Why Does Optical Glass Have a High Degree of Transparency?
Oct. 11, 2021
As an Optical Domes Supplier, share it with you.
Optical glass has a high degree of transparency, a high degree of chemical and physical (structure and performance) uniformity, and has specific and precise optical constants.
Glass Optical Domes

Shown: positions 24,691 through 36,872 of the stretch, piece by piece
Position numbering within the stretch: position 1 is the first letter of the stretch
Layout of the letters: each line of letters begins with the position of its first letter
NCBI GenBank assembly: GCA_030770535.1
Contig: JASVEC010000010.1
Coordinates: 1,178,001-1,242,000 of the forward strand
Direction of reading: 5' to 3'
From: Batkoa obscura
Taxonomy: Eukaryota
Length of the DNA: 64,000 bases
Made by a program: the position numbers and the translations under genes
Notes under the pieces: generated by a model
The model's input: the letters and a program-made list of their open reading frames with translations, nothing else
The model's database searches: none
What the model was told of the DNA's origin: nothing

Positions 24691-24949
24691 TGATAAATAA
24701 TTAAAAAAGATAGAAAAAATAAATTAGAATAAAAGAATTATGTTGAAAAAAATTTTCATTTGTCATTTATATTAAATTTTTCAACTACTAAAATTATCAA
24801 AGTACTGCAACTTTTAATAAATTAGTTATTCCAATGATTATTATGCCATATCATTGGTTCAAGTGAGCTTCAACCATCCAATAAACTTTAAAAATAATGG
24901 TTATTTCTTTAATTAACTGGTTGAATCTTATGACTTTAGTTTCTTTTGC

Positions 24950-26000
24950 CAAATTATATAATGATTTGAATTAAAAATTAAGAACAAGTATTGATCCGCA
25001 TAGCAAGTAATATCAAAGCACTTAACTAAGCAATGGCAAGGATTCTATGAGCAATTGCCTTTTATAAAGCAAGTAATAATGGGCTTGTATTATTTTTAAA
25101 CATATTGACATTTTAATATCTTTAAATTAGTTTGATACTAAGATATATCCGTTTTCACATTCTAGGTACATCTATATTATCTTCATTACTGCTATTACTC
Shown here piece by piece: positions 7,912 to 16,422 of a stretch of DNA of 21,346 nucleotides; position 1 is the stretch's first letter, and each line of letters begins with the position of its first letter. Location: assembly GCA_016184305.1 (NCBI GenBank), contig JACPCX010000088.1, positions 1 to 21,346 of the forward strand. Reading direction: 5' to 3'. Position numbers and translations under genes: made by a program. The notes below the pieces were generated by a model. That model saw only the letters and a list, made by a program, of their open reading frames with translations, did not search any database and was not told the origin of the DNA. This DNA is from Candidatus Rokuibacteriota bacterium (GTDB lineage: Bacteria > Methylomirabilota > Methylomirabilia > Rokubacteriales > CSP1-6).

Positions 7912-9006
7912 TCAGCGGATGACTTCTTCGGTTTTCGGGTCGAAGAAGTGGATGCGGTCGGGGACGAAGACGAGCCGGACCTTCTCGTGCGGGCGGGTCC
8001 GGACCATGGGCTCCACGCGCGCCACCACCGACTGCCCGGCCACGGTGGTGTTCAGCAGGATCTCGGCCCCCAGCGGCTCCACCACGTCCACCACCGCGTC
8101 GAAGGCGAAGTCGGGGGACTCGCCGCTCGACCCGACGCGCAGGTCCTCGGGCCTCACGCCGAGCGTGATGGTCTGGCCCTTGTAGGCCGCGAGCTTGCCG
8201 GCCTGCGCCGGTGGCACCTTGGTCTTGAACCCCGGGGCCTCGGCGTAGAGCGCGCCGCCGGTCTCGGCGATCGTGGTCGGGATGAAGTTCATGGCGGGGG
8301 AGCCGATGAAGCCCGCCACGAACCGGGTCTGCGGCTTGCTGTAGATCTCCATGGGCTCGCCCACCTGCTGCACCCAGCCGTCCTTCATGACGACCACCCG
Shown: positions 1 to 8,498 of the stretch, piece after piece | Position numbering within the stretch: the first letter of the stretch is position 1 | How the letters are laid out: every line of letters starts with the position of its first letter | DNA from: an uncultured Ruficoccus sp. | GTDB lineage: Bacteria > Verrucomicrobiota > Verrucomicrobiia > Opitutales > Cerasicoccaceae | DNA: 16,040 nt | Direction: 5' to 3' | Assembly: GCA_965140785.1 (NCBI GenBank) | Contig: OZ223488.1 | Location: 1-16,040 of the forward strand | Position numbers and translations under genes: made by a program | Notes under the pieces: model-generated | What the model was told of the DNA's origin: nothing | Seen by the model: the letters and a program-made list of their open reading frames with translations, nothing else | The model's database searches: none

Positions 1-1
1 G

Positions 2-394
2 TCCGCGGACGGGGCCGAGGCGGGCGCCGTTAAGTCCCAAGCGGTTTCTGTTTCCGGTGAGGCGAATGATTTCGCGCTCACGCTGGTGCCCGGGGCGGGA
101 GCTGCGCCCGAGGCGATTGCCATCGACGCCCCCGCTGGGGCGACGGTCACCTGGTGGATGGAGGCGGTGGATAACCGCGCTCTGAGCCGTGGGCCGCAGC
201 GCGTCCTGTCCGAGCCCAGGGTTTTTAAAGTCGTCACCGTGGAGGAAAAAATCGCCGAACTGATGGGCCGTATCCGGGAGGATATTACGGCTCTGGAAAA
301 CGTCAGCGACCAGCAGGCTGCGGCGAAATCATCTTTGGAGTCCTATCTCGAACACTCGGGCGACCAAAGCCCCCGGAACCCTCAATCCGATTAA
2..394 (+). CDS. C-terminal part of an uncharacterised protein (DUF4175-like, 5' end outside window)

The image brightness of the optical system is proportional to the transparency of the glass. The transparency of optical glass to light of a certain wavelength is expressed by the light absorption coefficient Kλ. After the light passes through a series of prisms and lenses, part of its energy is lost by the interface reflection of the optical parts and the other part is absorbed by the medium (glass) itself. The former increases with the increase of the refractive index of the glass. For high-refractive-index glass, this value is very large. For example, the light reflection loss of one surface of counterweight flint glass is about 6%. Therefore, for an optical system containing multiple thin lenses, the main way to increase the transmittance is to reduce the reflection loss on the lens surface, such as coating the surface with an anti-reflection coating. For large-sized optical parts such as the objective lens of an astronomical telescope, the transmittance of the optical system is mainly determined by the light absorption coefficient of the glass itself due to its large thickness. By improving the purity of the glass raw materials and preventing any coloring impurities from mixing in the entire process from batching to smelting, the light absorption coefficient of the glass can generally be made less than 0.01 (that is, the light transmittance of the glass with a thickness of 1 cm is greater than 99%).
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